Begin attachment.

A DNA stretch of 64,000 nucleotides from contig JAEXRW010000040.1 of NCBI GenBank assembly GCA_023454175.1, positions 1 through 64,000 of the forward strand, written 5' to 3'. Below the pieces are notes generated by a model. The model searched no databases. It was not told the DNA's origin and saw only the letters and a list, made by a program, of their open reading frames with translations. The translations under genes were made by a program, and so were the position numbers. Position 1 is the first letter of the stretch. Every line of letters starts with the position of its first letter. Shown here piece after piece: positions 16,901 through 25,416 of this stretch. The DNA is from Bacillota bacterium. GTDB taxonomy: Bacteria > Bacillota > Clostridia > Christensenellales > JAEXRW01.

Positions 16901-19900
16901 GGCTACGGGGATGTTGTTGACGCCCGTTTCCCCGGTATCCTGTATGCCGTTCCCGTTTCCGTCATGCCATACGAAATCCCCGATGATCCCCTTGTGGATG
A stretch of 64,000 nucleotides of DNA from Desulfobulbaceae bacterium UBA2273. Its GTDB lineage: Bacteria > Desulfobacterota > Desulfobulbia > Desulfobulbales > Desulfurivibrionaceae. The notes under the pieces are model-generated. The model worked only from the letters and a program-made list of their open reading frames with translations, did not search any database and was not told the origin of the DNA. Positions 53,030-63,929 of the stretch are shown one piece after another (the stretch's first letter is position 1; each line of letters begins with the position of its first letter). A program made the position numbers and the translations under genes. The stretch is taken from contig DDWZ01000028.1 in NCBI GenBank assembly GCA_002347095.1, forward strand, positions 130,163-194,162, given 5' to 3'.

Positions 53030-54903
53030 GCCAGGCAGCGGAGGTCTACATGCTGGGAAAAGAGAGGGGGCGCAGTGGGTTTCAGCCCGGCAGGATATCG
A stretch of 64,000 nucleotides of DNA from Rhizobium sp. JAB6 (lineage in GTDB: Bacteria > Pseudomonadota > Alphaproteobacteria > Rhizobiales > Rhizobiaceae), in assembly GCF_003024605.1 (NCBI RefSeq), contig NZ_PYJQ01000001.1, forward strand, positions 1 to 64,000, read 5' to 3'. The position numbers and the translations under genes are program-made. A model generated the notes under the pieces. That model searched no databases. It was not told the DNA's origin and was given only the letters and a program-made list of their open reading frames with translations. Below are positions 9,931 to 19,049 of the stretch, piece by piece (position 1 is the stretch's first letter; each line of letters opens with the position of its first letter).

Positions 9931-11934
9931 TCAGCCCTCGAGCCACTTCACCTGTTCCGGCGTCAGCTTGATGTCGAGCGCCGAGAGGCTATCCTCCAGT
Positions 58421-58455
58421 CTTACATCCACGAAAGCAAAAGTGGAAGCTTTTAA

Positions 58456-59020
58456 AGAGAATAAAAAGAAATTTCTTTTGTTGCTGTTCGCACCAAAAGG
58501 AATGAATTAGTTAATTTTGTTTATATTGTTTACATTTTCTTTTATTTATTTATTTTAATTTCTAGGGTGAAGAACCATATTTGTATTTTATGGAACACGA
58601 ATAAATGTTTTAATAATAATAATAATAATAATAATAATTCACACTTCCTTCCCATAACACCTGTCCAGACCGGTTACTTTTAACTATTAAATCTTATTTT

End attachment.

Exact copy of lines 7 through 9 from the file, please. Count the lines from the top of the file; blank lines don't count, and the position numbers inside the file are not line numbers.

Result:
A stretch of 64,000 nucleotides of DNA from Rhizobium sp. JAB6 (lineage in GTDB: Bacteria > Pseudomonadota > Alphaproteobacteria > Rhizobiales > Rhizobiaceae), in assembly GCF_003024605.1 (NCBI RefSeq), contig NZ_PYJQ01000001.1, forward strand, positions 1 to 64,000, read 5' to 3'. The position numbers and the translations under genes are program-made. A model generated the notes under the pieces. That model searched no databases. It was not told the DNA's origin and was given only the letters and a program-made list of their open reading frames with translations. Below are positions 9,931 to 19,049 of the stretch, piece by piece (position 1 is the stretch's first letter; each line of letters opens with the position of its first letter).

Positions 9931-11934
9931 TCAGCCCTCGAGCCACTTCACCTGTTCCGGCGTCAGCTTGATGTCGAGCGCCGAGAGGCTATCCTCCAGT